WITH Grangemouth hogging all the headlines in Scotland it became clear that Unite wasn’t the only union to cave in last week.
After endless dialogue behind the scenes between the various parties, the French and English clubs have emerged from smoke-filled rooms with almost everything on their wish list and they are justifiably confident about winning the remaining arguments in the fight for the future of European club rugby.
Just about the only concession the French and English have made so far is that every nation will have at least one club in the top-tier competition if and when a new tournament replaces the Heineken Cup. The unions have given ground or given up just about everything else from qualification and finances right down to their recipe for Ratatouille. There are still two hurdles to overcome, the first of which is governance – who runs the show – and while this had been a union line in the sand it now appears to be for sale like everything else.
The new organisation comes under the auspices of the Six Nations (ie the unions) but that arrangement, to comply with IRB’s directives, looks like a fig leaf to cover their embarrassment. It would be a hands-off, arms’ length relationship in which the tail will tell the dog to sit up and beg before feeding it scraps. The unions will still provide match officials, doping control etc etc, all the thankless tasks that go into making a tournament a success, while the French/English clubs walk away with the majority of the spoils.
Premier Rugby Ltd, the umbrella body which represents the English clubs and has been the driving force behind plans to replace the Heineken Cup, wants the composition of the new board to mirror the new financial division, with equal votes per league and without RFU/FFR busybodies. That would ensure the English and French clubs will always outvote the Celtic unions. The RFU and FFR may see things differently. We have to hope so. The French Federation are the only ones, heaven help us, who have consistently shown strength and leadership throughout this crisis and, last week, their president Pierre Camou was still manning the barricades insisting, according to one source, that he would prevent French clubs from playing in the proposed Rugby Champions Cup.
If the French and English clubs do get their way it won’t be a disaster in the short term. Presuming the new competition grows some legs, a long-term agreement will be put into place which will determine the structure of the event for the foreseeable future, say five to seven years. With the structure nailed down, who runs the show on a daily basis becomes a little less important. The unions will do what they do best and organise the peripherals, while the commercial side will be driven by the best brains from the French/English clubs. So far so good.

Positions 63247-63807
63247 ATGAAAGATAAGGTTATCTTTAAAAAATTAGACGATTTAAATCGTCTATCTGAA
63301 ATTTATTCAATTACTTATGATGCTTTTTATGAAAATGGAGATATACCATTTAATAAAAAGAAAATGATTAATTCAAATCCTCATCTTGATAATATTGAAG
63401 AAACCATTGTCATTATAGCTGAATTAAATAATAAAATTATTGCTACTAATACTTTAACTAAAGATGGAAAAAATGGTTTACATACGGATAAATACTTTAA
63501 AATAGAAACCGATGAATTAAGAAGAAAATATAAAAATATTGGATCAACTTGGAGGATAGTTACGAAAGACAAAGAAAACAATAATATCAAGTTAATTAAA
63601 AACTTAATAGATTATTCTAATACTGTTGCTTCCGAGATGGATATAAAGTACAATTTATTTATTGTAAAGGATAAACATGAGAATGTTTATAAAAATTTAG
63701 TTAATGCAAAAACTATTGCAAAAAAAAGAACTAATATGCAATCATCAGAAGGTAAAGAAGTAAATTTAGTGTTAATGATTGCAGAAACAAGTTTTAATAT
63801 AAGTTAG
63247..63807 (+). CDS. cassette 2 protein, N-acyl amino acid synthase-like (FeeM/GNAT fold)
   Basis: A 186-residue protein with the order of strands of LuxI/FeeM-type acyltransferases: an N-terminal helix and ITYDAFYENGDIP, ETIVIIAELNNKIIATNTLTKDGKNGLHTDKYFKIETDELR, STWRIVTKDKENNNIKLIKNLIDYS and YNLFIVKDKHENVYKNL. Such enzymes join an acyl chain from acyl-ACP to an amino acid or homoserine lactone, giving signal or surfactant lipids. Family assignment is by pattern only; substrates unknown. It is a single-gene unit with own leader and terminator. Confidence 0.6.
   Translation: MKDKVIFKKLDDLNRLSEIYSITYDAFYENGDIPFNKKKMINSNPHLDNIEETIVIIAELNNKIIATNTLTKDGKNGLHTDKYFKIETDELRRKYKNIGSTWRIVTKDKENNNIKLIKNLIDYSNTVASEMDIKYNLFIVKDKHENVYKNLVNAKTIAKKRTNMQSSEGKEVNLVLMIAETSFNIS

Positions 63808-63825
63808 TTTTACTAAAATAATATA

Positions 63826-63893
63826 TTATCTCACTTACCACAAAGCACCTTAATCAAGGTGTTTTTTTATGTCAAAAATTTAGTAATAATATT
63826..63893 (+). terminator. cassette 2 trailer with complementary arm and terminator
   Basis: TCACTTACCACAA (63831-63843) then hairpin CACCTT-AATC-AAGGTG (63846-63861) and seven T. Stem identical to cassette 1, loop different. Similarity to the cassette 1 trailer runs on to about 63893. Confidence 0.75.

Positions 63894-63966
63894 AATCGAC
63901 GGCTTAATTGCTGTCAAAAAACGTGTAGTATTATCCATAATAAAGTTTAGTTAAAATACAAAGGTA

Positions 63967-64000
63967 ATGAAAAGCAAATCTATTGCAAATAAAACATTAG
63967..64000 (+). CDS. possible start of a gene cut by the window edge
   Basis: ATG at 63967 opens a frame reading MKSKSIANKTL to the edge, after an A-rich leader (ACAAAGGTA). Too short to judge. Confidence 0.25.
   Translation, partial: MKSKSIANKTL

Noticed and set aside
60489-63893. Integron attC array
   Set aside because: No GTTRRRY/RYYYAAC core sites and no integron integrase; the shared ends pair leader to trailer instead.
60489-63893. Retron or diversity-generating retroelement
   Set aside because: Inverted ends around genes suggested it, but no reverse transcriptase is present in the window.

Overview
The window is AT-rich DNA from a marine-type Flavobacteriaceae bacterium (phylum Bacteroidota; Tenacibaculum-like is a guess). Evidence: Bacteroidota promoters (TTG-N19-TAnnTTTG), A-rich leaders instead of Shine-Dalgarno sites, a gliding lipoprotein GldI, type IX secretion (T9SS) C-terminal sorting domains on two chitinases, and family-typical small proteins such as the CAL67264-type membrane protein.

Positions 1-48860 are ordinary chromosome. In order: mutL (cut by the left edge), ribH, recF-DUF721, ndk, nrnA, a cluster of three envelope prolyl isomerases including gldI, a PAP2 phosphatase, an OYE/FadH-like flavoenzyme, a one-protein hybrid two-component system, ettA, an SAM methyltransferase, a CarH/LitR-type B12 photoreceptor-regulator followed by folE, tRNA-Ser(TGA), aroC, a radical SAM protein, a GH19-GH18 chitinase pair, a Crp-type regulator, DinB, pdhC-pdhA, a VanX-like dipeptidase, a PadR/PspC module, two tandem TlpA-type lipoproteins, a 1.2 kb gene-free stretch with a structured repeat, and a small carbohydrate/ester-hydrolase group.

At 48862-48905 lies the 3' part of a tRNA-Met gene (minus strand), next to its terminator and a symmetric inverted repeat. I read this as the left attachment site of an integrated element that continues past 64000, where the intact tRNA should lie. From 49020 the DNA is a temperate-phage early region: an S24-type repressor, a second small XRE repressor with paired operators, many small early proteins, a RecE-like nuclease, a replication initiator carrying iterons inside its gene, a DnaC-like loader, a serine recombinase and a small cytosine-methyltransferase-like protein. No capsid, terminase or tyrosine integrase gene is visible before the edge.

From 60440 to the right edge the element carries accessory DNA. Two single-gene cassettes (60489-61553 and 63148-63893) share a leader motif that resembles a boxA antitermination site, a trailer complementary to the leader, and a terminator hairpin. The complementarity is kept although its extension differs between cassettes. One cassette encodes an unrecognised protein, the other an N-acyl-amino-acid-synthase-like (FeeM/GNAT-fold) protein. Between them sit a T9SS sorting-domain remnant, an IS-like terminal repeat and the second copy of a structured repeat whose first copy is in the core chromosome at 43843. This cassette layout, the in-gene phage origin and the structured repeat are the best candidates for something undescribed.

The problems arise when the French/English clubs want to make changes down the line… perhaps bump the Italians or Scots for commercial reasons to be replaced by South African sides looking to exploit the biggest market in international rugby. There will be money arguments because whoever runs the show cuts the cake and, even now, we still haven’t seen the small print of the done-and-dusted BT broadcasting deal for the proposed new tournament.
Worst of all will be when the French and English clubs declare that they need to shift the Six Nations forward, backwards or, to hell with it, both ways in the calendar, squashing it into five consecutive weekends. There will be arguments aplenty and, emboldened by their current success, the English and French clubs will believe that they hold all the cards. If last week is anything to go by they may be right.
The other stumbling block is the broadcasting rights. PRL chief executive Mark McCafferty recently stated: “It will be covered by BT Sport.” Although there may be wriggle room to allow Sky access to matches not featuring English clubs.
PRL will argue that as the French and English clubs are guaranteeing the Celtic and Italian unions no loss of earnings, they need BT’s bumper deal. Money is at the root of this particular evil because the Celts cannot afford to take a financial hit.
After concessions on just about every issue, the unions may be hoping the PRL and the French clubs reciprocate in the coming weeks but hope is all they have.
The full ramifications of allowing French and English clubs to run the European Cup will only become apparent over time but few of them are likely to be positive for the long-term health of the game. Once the Genie is out of the bottle it won’t be content to sit on the sidelines.